Dr. Mike Wiskerchen, loving husband and father, cheerful colleague and mentor, tireless educator and Space Grant director, passed away Wednesday, December 18, 2019 of congestive heart failure. Throughout his career, Mike lived and breathed STEM (Science, Technology, Engineering, and Math). He earned his Ph.D. in Physics at the University of Denver and served as a postdoctoral fellow at the University of Arizona, where he became Assistant Director of the Lunar and Planetary Lab under Dr. Chuck Sonett and then Director of the Mt. Lemmon Sky Center Observatory outside of Tucson. He then joined NASA Headquarters in Washington, D.C. as Program Scientist for the STS-9 Spacelab-1 joint mission between NASA and ESA, becoming good friends with the astronaut corps and international scientists. He then joined Stanford University where he worked closely with Dr. Peter Banks and Dr. Sally Ride and served on a committee for designing the International Space Station. Mike’s greatest reward came from mentoring students in reaching their potential through hands-on projects and it was at the University of California, San Diego, where he served under the mentorship of Dr. James Arnold and again with Dr. Sally Ride, where he was able to devote over 20 years to this through Calspace and the California Space Grant Consortium, serving as Director. During this time he grew the consortium from an initial three affiliates to twenty-eight affiliates across the state, providing mentorship opportunities for thousands in aerospace and engineering. After retiring in 2011, Mike continued his involvement in space-related entrepreneurial endeavors and pursued beloved hobbies that involved his family, gardening and cooking.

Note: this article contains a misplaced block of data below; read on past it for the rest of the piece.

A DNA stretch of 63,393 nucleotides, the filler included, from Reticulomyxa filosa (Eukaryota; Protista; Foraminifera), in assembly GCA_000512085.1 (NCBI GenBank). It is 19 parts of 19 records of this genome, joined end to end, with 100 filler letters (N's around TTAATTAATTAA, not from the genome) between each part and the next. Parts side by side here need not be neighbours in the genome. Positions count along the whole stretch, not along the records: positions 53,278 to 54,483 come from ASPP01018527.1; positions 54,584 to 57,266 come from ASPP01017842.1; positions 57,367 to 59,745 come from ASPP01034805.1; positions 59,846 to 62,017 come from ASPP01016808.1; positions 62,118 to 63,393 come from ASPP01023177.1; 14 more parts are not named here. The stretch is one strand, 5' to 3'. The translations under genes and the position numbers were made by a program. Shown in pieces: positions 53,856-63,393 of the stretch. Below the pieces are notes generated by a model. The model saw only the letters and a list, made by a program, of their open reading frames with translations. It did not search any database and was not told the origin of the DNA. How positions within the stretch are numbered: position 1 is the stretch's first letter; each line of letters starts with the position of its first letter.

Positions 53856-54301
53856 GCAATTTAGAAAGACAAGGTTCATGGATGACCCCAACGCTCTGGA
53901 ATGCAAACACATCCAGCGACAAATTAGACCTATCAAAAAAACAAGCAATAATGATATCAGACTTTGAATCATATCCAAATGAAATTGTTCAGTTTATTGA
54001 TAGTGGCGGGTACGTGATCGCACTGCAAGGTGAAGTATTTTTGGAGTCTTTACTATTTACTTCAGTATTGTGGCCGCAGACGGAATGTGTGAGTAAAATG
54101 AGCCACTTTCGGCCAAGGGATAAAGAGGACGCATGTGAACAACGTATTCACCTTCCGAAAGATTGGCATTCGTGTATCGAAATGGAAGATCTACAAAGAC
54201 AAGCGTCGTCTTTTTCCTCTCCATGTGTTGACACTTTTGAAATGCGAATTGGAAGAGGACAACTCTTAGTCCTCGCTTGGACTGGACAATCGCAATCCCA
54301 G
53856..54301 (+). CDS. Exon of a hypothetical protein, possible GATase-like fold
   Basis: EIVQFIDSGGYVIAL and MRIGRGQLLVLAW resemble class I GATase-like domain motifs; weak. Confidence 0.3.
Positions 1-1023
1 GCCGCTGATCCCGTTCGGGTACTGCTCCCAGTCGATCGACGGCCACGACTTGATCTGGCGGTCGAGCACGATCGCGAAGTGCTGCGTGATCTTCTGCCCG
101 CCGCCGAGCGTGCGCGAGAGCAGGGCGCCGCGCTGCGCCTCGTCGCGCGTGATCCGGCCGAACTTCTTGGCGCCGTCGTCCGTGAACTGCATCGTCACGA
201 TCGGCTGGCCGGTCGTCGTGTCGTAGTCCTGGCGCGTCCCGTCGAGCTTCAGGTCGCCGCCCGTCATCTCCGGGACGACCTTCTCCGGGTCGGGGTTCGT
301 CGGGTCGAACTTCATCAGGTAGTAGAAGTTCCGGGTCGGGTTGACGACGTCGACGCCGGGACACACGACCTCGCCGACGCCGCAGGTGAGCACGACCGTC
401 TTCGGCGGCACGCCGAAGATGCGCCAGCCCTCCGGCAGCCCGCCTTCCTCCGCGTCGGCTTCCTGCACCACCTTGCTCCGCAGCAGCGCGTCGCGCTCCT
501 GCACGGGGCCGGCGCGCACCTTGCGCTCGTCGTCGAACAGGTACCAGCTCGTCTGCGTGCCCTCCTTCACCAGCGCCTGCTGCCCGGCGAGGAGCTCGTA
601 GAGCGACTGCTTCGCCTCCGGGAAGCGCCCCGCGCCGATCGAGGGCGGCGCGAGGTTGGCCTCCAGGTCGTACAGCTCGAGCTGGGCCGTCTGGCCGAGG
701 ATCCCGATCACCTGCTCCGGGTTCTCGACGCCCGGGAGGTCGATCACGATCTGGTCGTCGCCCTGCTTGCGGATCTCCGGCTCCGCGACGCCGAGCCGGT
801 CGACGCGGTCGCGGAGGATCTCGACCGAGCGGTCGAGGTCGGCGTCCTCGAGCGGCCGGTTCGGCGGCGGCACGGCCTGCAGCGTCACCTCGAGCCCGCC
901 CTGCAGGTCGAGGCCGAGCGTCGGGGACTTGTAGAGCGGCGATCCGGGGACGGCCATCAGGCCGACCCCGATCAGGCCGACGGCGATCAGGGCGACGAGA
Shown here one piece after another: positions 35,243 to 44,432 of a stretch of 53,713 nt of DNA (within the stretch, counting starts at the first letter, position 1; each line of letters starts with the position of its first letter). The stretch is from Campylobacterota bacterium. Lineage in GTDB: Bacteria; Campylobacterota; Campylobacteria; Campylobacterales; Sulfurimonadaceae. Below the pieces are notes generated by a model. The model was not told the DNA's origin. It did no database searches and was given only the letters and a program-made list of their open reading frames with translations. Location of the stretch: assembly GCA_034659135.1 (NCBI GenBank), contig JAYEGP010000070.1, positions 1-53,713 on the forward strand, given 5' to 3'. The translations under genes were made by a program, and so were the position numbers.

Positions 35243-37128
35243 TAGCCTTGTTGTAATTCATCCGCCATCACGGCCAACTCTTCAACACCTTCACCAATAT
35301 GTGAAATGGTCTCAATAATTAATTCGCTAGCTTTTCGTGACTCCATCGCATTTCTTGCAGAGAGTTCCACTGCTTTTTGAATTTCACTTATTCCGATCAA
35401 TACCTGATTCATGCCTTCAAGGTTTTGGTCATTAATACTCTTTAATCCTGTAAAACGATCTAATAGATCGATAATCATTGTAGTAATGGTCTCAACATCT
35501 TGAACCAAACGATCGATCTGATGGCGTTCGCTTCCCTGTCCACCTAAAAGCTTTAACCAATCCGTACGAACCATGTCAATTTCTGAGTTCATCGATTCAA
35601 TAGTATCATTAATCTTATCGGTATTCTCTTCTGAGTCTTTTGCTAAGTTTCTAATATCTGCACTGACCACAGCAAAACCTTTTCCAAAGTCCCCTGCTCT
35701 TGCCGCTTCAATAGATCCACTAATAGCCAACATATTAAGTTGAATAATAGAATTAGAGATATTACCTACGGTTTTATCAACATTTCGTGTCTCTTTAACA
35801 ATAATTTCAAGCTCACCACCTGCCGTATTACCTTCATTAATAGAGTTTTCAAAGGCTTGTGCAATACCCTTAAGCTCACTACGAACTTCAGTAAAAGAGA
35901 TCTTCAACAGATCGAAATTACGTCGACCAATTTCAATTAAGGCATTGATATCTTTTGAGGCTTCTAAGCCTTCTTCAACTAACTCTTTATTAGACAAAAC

Mike had a long history of heart disease, diagnosed in 1999 when he required emergency quadruple bypass surgery due to an inherited condition: lipoprotein little “a” mutation that causes blockage of coronary arteries. He greatly surpassed his doctors’ expectations and managed his health with diet, exercise and medications, doing very well for several years. He developed congestive heart failure, however, and first required a defibrillator/pacemaker and then an LVAD (left ventricular assist device) in 2016. Throughout these changes and declines, Mike maintained his perpetually positive outlook on life and a cheery disposition. It was easy for those around him, including his family, to forget the seriousness of his condition and to think of him as invincible. His will to live was unwavering to the end, but his body succumbed to the heart failure on December 18, 2019. He was surrounded by family and loved ones, who made sure he ended this life’s journey and started off his next in peace, comfort and love. He is survived by his spouse, Maureen; his three sons (James and Jason from a prior marriage, and Kyle from his marriage to Maureen); three grandchildren; his brother, John and sister, Ann. Mike will always be remembered for his big, ready smile, his positivity, his support of others’ dreams, and his lifelong dedication to STEM education. He will be missed.
To continue Dr. Wiskerchen’s legacy, the National Space Grant Executive Committee has designated a $3000 scholarship fund in his honor. The awarded funds will go to the Physics Department of University of Wisconsin-River Falls (UWRF), where Mike began his Physics studies, started his career dreams and launched his amazing career.